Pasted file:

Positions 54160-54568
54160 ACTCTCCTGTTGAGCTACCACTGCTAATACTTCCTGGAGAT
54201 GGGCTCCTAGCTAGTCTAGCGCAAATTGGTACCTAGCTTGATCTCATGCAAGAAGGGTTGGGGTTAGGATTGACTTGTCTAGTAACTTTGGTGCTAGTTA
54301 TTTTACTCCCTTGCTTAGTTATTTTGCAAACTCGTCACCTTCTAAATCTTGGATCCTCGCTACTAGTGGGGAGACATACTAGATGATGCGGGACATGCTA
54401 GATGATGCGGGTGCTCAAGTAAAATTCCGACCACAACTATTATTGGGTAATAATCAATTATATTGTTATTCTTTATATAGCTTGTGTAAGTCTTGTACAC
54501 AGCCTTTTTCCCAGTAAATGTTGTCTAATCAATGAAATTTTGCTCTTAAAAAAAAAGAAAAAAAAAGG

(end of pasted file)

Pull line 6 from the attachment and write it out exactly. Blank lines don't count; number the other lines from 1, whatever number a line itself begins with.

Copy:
54501 AGCCTTTTTCCCAGTAAATGTTGTCTAATCAATGAAATTTTGCTCTTAAAAAAAAAGAAAAAAAAAGG